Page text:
The fact that the film is so dreadful and dishonest has not, however, kept critics from praising it. A.O. Scott, writing for the New York Times, while compelled to acknowledge that “it all plays out more or less as expected,” nevertheless glowingly comments about the film that “Within the big, crowded movements of this pop symphony is a series of brilliant duets that sometimes seem to have the swing and spontaneity of jazz improvisation.”
Richard Corliss, with Time Magazine, writes that Iron Man possesses “lots more intelligence than the genre usually demands,” adding that the work has yanked “movies and the worldwide box office out of its months-long doldrums and into the stratosphere.”
“Fallible, ordinarily engaging, human-size, earthbound characters just don’t measure up when the weather turns warmer,” says Corliss, “We need another hero, and lots of ‘em, the bigger, stronger and cartoonier the better.”
Newsweek’s David Ansen spoke favorably of the film’s political stance and its depiction of terrorists, “Though they use Afghanistan as a backdrop, [the filmmakers] carefully avoid any political specifics—you won’t hear the word Muslim uttered here—and the bad guys, led by the nasty Raza (Faran Tahir), are generic power-hungry villains who could have been plucked out of a James Bond movie of any era.” It is remarkable to observe a critic praising filmmakers for creating generic and two-dimensional characters.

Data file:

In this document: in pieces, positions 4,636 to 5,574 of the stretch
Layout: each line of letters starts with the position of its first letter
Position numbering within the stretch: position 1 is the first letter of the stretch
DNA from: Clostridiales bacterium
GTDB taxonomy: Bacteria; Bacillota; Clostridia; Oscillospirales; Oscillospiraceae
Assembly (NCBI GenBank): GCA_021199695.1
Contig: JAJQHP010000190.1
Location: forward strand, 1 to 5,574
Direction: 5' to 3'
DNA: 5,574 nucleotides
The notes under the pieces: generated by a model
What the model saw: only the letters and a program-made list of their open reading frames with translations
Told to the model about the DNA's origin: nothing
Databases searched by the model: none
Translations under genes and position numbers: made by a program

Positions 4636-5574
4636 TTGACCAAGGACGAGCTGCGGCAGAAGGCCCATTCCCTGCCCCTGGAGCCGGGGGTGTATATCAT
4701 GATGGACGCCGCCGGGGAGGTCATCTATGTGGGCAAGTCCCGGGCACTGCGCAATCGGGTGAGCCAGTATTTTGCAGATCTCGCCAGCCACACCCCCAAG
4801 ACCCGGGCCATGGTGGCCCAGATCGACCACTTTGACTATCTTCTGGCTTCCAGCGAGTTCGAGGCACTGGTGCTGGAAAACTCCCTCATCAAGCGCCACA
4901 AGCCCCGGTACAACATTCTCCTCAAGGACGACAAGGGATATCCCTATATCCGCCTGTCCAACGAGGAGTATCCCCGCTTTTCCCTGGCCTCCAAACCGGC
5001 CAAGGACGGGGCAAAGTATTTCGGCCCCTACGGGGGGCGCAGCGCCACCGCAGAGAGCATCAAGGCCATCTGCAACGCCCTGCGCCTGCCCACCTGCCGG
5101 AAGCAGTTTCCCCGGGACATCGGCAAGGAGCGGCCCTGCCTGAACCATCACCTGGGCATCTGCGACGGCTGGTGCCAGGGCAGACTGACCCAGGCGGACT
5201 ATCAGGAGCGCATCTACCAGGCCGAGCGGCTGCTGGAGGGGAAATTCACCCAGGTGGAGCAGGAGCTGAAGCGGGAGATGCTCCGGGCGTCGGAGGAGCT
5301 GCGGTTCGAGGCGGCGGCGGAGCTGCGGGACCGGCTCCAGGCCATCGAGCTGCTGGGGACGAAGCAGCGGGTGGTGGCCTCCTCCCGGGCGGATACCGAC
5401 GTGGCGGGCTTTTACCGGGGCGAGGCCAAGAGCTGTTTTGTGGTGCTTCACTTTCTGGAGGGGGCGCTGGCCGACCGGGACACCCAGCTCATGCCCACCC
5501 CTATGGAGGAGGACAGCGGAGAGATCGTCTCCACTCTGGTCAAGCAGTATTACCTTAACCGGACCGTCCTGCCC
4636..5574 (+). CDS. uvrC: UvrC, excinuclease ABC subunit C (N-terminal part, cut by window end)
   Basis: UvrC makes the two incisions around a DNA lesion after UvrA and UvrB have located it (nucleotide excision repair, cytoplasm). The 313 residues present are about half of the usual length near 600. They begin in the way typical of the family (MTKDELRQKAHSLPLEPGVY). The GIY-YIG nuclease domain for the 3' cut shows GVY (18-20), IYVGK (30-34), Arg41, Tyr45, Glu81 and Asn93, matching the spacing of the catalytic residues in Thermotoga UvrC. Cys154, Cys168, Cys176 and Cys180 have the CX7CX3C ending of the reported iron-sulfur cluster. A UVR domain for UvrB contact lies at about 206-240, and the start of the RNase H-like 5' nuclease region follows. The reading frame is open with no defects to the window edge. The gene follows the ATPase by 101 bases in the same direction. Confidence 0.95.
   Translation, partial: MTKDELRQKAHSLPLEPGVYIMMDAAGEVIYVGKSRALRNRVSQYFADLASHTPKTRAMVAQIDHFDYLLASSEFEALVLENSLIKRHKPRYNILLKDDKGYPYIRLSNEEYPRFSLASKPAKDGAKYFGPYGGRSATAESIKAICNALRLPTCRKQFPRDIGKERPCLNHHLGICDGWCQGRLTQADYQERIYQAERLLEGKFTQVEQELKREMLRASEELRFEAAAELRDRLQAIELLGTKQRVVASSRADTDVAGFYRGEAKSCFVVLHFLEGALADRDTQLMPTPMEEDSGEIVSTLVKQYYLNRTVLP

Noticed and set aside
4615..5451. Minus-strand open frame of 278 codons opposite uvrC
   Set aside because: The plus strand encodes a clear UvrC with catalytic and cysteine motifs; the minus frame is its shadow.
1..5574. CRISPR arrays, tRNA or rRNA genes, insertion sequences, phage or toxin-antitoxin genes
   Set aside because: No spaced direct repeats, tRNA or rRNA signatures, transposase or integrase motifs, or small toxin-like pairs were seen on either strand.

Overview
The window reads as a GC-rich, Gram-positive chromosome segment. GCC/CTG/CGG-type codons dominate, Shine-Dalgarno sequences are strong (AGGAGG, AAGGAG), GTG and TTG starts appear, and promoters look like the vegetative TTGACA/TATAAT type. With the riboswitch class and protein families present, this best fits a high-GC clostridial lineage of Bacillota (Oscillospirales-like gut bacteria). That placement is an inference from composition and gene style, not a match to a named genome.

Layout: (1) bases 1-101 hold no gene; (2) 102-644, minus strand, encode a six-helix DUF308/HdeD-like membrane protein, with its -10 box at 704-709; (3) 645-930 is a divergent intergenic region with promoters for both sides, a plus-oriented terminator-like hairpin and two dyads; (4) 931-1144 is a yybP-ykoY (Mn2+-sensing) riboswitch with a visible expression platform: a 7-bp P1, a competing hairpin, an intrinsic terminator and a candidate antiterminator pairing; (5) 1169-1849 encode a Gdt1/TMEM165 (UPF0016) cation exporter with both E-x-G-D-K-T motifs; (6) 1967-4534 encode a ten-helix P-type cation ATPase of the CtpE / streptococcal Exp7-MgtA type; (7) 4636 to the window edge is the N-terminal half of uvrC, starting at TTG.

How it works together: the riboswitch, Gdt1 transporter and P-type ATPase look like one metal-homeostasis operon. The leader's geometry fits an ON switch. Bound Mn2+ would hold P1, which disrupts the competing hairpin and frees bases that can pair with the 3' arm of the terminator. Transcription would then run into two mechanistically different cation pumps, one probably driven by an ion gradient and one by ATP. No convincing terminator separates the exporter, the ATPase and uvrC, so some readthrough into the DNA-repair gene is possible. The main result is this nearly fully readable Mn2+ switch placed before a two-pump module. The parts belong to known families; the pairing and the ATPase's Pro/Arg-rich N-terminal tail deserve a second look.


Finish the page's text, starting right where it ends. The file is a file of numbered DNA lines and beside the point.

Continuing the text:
Peter Travers of Rolling Stone went a step further than Ansen, not only doing away with his own critical faculties, but also urging audiences to do the same. “Don’t question,” he wrote, “just lap it up.”
The list goes on, shamefully. If nothing else, Iron Man has at least provided us with a good long look at the wretched state of so-called film criticism with which we are presently plagued.
Iron Man 2 and the sad state of American filmmaking today
By Hiram Lee
18 May 2010